First, head to your WordPress dashboard. Once you’re logged in, there are a few places to look for a ‘cache clear’ option or button. The most direct place is in the WordPress toolbar at the top of the screen:

wordpress toolbar

From here, click the link and wait for WordPress to reload. At this point, you may see a success message. Either way, your cache will have cleared – although make sure you load a front end page to test.

3. Clear the Cache From Your Content Delivery Network (CDN)

Finally, you’ll also find a cache inside your CDN if you use one. This will make sense if you’ve followed along so far. Because a CDN stores the state of your site for users, it may also need to clear the cache.

For this example, we’ll use CloudFlare, given how ubiquitous it is. To find your cache settings, log in and head to your site’s dashboard. From here, click the Caching panel:

cloudflare cache

This screen gives you a few ways to flush the cache out, among other options. For the purposes of this post, we can stick to the Purge Cache panel. Here, you can choose to clear the entire cache, or pick and choose certain elements:

custom purge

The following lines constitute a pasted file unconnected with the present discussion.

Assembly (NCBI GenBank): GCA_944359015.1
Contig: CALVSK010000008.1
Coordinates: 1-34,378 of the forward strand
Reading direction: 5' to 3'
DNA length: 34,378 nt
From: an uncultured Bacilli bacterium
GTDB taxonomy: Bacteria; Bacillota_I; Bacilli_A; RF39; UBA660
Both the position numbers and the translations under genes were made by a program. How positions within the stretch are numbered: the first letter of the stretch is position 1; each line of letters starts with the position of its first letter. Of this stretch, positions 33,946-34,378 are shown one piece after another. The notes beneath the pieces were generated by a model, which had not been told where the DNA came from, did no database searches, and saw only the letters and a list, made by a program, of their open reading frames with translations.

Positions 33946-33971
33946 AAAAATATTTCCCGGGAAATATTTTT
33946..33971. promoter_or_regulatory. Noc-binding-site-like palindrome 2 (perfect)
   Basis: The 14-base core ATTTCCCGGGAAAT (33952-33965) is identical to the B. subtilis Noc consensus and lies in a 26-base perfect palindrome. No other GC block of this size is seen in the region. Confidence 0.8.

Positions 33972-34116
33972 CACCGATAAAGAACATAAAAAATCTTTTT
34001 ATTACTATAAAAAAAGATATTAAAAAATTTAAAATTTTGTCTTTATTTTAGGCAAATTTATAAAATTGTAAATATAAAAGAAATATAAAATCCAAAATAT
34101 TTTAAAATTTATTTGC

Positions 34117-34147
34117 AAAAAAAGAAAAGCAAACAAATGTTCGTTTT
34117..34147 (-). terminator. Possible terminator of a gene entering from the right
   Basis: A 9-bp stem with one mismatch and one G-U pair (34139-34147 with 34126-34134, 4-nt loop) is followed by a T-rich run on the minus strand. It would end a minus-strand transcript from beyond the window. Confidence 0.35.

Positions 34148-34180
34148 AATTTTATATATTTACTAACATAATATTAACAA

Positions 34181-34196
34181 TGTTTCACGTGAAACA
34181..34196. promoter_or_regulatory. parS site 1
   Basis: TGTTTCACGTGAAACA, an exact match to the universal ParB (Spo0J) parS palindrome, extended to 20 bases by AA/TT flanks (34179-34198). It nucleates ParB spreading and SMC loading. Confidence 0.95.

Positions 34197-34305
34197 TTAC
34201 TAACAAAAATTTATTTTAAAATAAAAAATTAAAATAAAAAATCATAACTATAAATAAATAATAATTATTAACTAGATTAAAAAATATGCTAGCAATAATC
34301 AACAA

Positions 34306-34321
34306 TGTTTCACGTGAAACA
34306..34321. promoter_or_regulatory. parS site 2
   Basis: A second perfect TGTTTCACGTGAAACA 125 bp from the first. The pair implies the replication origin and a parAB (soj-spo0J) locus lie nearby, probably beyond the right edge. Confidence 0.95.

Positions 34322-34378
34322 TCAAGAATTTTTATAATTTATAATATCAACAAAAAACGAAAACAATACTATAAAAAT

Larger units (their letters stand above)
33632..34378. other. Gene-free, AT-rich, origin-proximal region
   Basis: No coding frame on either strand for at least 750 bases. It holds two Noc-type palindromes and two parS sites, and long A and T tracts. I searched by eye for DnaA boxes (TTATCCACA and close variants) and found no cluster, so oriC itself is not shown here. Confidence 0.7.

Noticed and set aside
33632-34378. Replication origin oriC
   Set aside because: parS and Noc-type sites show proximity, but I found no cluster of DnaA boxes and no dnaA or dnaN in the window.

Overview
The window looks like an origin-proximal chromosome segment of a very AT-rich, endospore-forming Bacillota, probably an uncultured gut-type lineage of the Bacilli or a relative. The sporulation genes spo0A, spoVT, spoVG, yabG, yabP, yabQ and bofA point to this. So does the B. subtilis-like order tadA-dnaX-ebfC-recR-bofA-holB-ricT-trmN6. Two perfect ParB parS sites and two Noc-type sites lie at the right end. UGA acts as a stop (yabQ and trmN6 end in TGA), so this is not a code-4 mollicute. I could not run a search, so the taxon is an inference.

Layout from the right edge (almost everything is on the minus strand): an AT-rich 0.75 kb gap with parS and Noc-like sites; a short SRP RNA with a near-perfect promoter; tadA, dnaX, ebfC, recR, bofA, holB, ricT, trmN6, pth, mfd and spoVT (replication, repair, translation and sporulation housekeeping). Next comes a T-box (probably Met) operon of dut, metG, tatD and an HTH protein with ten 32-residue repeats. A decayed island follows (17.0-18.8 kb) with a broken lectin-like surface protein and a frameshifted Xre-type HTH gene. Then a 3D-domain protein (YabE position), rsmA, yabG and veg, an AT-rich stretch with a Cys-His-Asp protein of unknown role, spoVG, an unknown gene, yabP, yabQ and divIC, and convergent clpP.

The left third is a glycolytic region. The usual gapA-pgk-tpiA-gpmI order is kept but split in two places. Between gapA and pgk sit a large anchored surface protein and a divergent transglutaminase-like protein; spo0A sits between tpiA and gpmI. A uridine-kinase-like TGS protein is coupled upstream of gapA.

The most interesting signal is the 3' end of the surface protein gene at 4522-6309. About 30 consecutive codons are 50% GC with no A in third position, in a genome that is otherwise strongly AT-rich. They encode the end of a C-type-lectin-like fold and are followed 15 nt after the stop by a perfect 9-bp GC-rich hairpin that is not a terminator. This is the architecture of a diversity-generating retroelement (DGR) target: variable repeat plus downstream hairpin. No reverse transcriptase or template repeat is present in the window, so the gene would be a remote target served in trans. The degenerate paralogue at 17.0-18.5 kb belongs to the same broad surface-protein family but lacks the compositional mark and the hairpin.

The process is a snap, and you can clear the cache within seconds. It’s going to be the same with other CDNs too, although as with your host, you may need to find the correct steps for your CDN.

Wrapping Up

There are plenty of moving parts when it comes to a modern website, and WordPress is no exception. Caching helps keep page load speeds from spiralling out of control. Sometimes though, your cache will serve an older page than what’s current.

This post has looked at how to make WordPress clear its cache. There are three places you can do this:

  1. Within your hosting control panel.
  2. Through your chosen WordPress caching plugin.
  3. From your CDNs dashboard panel.

Has your WordPress site’s cache required a clean, and if so, how did it affect you? Share your thoughts in the comments section below!